• I am not who I am but who I am becoming.

Thursday, November 20, 2008

Art for 99 cents!

Songbird Christmas Tree
5 x 7 inches
Acrylic on canvas panel

This sweet little winter tree is nestled with festive songbirds, ready to sing you into your holidays!

Buy it here on Ebay - starting at 99 cents!

This is my first time participating in an Ebay group auction, called Nibblefest. Every month, on the 20th, everyone lists their work - according to the chosen theme. (this month was christmas trees)

I *just* got home from New York yesterday, so I whipped this together in a jiffy this morning, and listed it this evening. If you ever wanted something from me, for a song, this is your chance! Be aware that this listing ends on Thanksgiving, so get your bids in early. :)

Monday, November 10, 2008


Morgan with the Poison Gaze
8 x 10 inches
Acrylic on canvas panel

Oh if looks could kill! This is a portrait of a woman with a quiet fortitude and the determination to do what must be done.

This rich painting is layered with many glazes of acrylic to give it an intensity to match Morgan's gaze.

Available on Etsy

Thursday, November 6, 2008

Another moleskin complete

So I finally finished my moleskin for the The Exquisite Corpse exchange. I'll need to get it in the mail in the next few days, while I await for the onslaught of other moleskins that are headed my way!

The front and back cover. Feathers just don't scan well! It really looks lovely in person.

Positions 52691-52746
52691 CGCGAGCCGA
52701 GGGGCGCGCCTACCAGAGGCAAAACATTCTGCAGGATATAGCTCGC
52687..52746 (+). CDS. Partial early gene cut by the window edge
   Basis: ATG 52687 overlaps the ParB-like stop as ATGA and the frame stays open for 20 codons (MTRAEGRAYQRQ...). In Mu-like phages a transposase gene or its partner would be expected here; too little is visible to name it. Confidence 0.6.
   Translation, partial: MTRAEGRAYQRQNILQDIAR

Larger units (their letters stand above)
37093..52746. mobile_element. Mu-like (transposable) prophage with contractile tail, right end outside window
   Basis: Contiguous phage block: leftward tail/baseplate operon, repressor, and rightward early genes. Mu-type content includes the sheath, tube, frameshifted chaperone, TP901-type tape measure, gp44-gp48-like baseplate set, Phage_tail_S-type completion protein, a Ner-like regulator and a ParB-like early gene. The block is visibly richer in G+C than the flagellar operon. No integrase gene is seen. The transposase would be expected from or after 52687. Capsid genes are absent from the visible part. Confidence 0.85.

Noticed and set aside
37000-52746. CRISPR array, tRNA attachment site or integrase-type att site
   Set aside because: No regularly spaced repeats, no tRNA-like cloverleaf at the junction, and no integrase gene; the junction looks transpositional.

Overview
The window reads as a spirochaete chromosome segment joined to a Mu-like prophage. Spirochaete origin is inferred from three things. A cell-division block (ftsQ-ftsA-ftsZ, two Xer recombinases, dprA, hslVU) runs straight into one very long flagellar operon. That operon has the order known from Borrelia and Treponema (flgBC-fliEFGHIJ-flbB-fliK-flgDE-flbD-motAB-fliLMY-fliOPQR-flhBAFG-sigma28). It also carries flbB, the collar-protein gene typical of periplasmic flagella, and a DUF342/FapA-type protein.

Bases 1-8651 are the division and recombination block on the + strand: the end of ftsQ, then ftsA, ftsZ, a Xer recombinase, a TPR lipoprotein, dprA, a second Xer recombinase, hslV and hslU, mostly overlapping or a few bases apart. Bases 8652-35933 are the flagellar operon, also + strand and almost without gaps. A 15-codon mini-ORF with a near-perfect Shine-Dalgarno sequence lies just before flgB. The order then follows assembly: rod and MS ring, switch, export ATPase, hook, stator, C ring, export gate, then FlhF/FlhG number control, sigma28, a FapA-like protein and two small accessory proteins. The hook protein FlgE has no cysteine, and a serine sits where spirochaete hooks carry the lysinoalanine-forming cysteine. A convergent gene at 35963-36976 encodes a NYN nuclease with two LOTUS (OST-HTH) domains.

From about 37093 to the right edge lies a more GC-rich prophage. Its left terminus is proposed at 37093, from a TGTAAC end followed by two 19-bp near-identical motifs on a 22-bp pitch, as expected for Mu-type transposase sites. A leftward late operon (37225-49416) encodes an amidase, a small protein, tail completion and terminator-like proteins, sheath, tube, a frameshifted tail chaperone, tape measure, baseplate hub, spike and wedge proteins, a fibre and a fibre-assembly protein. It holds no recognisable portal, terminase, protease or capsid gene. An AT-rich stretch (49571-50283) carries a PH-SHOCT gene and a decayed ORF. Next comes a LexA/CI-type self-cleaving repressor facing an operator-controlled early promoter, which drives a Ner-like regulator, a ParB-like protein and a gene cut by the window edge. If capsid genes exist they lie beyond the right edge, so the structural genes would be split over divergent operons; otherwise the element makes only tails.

This was the first spread I finished, and I love how the layers worked together.

She was a TON of fun to do, and my family really loves her boldness.

This is the only bird I did that isn't made up. I thought the crossbill was such an unusual bird, though, that it would fit in well with my other fantasy fowl.

This is my signature page. I cut out enough eggs (that sit in the pocket at the back of the book) for everyone to write their info on! I think its a fun play on the pocket use.

Here's the template on each of the pages for the other artists to use. They have complete liberty to work outside of the lines - its just important to know how the head will line up with the body and the body with the legs, so that when its cut you can flip the pages and it will all fit together well. :)

My other moleskin, the moon book is nearing completion, and I will have it in my hands soon! I'm so so so excited. These swaps have been amazing fun!

Wednesday, November 5, 2008


Shadow of my Former Self
7.5 x 5.5 inches
Collage on book board

This is a unique piece on an old book hardcover. It has fraying ends, like the raucous calls of an aging woman's memory.

Available on Etsy